I sat down with Mr Seth Harwood over the weekend for a great chat about his career and his latest book, YOUNG JUNIUS. We recorded the whole thing, so you'll get to hear it soon in the DSD podcast. I prepared for the chat by reading back through the book, and It reminded me that I never put up a full review.
YOUNG JUNIUS delves into the backstory of a character from Harwood's first book, JACK WAKES UP, but don't think of it simply as a prequel. It stands on its own as a confident, muscular and tightly plotted story.
the book rests on the broad shoulders of Junius, caught with one foot in childhood and the other in a turf war. When his brother is gunned down he sets out to find out who owes him blood. But don't be fooled, there may be a body and a murder investigation, but this is no by-the-numbers whodunit. This is about life on the street, where everything is 'part of the game' and everyone's playing an angle.
Don't tell anyone, but the book is really more of an exploration on the escalation of violence, and of the endless cycle that takes in and spits out the people of the Rindge towers. Everything and nothing happens for a reason here, and the murder mystery element is used in a tasty and subversive way to pull us into the deeper issues at play.
Dont let all my fancy talk of "deeper issues," scare you away, though. If what you're looking for is good dialogue, strong characters and a hell of a lot of shooting, then Harwood's got you covered there, too. There are some very confidently handled set pieces, and an extremely tense finale that's as bold and bloody as a Peckinpah western.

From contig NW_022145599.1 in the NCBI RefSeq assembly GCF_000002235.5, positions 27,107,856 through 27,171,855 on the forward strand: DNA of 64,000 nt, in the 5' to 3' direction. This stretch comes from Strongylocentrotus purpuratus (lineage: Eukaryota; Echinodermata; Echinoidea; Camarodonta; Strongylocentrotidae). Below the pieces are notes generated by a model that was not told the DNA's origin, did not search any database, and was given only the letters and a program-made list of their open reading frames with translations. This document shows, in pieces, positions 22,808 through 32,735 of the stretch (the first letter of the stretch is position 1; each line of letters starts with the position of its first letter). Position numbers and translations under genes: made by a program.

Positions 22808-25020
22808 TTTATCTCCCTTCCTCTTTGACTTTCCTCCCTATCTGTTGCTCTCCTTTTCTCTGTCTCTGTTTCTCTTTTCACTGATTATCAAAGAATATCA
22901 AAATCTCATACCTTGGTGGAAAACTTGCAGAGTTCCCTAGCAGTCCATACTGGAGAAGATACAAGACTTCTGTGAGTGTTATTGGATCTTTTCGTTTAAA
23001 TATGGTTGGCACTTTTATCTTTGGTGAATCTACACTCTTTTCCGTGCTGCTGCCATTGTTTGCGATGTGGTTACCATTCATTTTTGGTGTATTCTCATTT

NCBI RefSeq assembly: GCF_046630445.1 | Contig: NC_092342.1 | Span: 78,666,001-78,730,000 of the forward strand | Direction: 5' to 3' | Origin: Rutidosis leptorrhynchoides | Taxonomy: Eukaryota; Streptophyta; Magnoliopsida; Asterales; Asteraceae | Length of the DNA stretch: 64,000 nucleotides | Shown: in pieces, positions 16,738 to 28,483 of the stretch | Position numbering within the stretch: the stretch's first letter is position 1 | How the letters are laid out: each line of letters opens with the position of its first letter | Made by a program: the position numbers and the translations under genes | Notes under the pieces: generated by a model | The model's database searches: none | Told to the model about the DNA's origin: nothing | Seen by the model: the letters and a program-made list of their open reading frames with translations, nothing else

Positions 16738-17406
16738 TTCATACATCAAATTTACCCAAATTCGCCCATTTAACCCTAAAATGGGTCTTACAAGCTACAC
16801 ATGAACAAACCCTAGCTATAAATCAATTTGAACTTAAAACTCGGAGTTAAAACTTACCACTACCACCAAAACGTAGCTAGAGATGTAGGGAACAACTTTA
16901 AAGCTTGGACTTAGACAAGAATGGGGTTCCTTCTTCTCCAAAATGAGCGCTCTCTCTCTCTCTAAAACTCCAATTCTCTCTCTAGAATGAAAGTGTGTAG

Even as the plot hurtles along at breakneck speed, Harwood knows that the trick to making this whole thing work is to take the time to look left and right, to let the reader see the small details and character moments that make a story tick. Whether it's Junius' first experience of holding a gun, or the drug dealer who's willing to gun down anyone in his path, but who wants to keep his dog out of harms way. We also get some interesting female characters, which I still feel is always worth pointing out in a crime novel, who are far more than the token ass kicking cut-out's that we're often given as interesting.
The projects themselves take on life and character in the book, as we get to see all the different sides in the turf war. The story never stops to tell us who is right or wrong, and never talks down to us by moralising on the issues at hand.
If the comparisons to Richard Price's work seem obvious, they're meant as high praise. YOUNG JUNIUS is infused with the same spirit as CLOCKERS and LUSH LIFE, but it moves to a pace and a rhythm all of it's own, never losing sight of the ending that the characters are hurtling towards, and never giving them a way out of the mess.
If you've read JACK WAKES UP, then you already know about Harwood's style and swagger. It's taken up a notch here as a very strong next step in his writing. If you haven't ready any of his work yet, then there's nothing to lose by diving straight in here with YOUNG JUNIUS.
As I said right at the start, you'll be able to hear us talk about the book soon in the podcast. Why not pick up a copy so that you're ready for the discussion? We'll give you sone time to read it.